Official results from Tunisia show the Islamist Ennahda party has failed to win the second free election since the so-called "Arab Spring" uprising in 2011. Ennahda, which handed power to a government of technocrats pending the elections, lost out to the secular party Nidaa Tounes. Henry Ridgwell reports from London that the relatively peaceful poll offers some hope in a volatile region.
Video

Video Victorious Secularists Face Challenge to Form Government in Tunisia

Official results from Tunisia show the Islamist Ennahda party has failed to win the second free election since the so-called "Arab Spring" uprising in 2011. Ennahda, which handed power to a government of technocrats pending the elections, lost out to the secular party Nidaa Tounes. Henry Ridgwell reports from London that the relatively peaceful poll offers some hope in a volatile region.
Video

Video Africa Tells its Story Through Fashion

In Africa, Fashion Week is a riot of colors, shapes, patterns and fabrics - against the backdrop of its ongoing struggle between nature and its fast-growing urban edge. How do these ideas translate into needle and thread? VOA’s Anita Powell visited this year’s Mercedes Benz Fashion Week Africa in Johannesburg to find out.
Video

Video Smugglers Offer Cheap Passage From Turkey to Syria

Smugglers in Turkey offer a relatively cheap passage across the border into Syria. Ankara has stepped up efforts to stem the flow of foreign fighters who want to join Islamic State militants fighting for control of the Syrian border city of Kobani. But porous borders and border guards who can be bribed make illegal border crossings quite easy. Zlatica Hoke has more.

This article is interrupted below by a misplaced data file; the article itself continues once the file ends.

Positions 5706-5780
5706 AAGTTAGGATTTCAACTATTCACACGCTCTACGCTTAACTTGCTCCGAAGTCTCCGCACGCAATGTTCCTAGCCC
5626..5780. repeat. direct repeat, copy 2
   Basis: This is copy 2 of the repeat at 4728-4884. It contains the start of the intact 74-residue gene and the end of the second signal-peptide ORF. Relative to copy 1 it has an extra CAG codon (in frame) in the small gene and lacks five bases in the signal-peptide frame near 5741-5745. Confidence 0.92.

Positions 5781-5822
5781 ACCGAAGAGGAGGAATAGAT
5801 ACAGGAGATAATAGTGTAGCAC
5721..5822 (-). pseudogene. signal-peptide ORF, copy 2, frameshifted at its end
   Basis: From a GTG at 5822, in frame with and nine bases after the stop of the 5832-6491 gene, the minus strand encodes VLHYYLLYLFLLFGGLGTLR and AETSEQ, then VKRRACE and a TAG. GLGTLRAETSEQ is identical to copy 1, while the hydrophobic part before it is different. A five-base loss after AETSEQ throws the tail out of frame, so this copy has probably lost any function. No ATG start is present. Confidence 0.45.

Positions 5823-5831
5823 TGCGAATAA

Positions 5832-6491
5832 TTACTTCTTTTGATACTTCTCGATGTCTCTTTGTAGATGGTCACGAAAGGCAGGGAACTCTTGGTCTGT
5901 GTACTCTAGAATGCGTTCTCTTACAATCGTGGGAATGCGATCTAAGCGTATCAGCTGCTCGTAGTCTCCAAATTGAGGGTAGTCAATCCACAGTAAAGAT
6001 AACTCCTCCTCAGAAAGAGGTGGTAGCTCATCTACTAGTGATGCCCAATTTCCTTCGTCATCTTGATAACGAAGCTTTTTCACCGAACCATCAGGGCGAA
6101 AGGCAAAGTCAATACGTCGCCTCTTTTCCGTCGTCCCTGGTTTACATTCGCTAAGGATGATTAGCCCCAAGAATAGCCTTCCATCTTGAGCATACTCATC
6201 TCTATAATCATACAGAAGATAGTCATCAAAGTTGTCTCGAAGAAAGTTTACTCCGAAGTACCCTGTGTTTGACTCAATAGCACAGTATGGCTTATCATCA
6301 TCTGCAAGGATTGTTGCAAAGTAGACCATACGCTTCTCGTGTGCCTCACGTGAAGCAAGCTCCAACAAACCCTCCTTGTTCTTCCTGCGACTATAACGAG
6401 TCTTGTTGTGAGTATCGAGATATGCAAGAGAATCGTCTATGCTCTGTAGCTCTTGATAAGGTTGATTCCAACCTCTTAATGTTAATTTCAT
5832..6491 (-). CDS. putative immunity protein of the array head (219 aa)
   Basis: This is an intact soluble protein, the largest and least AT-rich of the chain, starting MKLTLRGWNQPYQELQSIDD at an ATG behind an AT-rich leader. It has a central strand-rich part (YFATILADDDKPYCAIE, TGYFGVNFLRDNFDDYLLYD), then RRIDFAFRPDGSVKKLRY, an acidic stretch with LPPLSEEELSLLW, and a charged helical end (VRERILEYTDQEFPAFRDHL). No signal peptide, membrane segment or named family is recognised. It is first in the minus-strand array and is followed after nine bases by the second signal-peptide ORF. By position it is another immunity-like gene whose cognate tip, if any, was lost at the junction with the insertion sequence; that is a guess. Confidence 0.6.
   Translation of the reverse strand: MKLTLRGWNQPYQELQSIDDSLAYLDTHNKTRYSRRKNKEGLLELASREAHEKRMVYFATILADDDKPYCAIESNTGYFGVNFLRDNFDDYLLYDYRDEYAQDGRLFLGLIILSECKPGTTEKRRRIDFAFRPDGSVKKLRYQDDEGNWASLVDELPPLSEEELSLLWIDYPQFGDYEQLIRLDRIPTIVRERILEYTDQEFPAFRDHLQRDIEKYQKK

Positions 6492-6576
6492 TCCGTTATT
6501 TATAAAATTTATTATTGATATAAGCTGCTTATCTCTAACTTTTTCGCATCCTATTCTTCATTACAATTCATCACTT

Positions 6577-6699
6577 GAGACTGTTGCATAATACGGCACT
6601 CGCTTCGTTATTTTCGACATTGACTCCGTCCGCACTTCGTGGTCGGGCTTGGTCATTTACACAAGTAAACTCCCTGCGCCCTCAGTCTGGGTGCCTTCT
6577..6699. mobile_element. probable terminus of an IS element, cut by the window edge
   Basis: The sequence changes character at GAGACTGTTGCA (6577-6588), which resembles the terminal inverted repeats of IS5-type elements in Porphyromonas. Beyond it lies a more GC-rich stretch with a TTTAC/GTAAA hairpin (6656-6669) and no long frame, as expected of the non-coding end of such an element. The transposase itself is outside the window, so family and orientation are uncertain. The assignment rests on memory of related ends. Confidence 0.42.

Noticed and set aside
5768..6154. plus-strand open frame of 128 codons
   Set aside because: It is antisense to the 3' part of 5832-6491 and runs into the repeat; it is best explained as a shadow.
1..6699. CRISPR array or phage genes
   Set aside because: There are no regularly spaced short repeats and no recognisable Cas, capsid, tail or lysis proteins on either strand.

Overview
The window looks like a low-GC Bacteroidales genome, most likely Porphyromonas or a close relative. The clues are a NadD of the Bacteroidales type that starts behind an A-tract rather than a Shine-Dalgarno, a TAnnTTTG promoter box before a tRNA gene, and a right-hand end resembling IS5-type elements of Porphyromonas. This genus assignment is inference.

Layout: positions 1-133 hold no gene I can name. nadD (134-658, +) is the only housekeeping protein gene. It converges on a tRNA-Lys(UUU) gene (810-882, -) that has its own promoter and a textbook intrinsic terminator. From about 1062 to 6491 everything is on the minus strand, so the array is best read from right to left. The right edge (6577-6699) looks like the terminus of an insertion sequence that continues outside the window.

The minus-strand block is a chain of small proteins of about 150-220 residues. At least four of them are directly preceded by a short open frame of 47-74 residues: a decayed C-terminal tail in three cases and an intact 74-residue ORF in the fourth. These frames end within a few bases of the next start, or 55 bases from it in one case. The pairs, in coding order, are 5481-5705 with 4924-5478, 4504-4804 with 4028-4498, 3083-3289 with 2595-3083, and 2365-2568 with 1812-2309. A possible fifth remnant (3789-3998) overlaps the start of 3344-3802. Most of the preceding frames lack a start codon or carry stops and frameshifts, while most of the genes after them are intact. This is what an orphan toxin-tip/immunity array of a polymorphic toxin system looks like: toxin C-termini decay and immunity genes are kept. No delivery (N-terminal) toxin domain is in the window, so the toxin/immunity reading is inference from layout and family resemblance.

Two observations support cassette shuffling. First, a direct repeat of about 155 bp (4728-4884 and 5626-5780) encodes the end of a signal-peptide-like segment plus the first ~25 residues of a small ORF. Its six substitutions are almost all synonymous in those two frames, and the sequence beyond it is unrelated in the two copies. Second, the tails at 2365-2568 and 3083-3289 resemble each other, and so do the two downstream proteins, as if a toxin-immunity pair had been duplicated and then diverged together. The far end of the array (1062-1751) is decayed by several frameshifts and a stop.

Video

Video China Political Meeting Seeks to Improve Rule of Law

China’s communist leaders will host a top level political meeting this week, called the Fourth Plenum, and for the first time in the party’s history, rule of law will be a key item on the agenda. Analysts and Chinese media reports say the meetings could see the approval of long-awaited measures aimed at giving courts more independence and include steps to enhance an already aggressive and high-reaching anti-corruption drive. VOA’s Bill Ide has more from Beijing.
Video

Video After Decades of Pressure, Luxembourg Drops Bank Secrecy Rules

European Union finance ministers have reached a breakthrough agreement that will make it more difficult for tax cheats to hide their money. The new legislation, which had been blocked for years by countries with a reputation as tax havens, was approved last week after Luxembourg and Austria agreed to lift their vetoes. But as Mil Arcega reports, it doesn’t mean tax cheats have run out of places to keep their money hidden.
Video

Video Kobani Refugees Welcome, Turkey Criticizes, US Airdrop

Residents of Kobani in northern Syria have welcomed the airdrop of weapons, ammunition and medicine to Kurdish militia who are resisting the seizure of their city by Islamic State militants. The Turkish government, however, has criticized the operation. VOA’s Scott Bobb reports from southeastern Turkey, across the border from Kobani.

All About America

AppleAndroid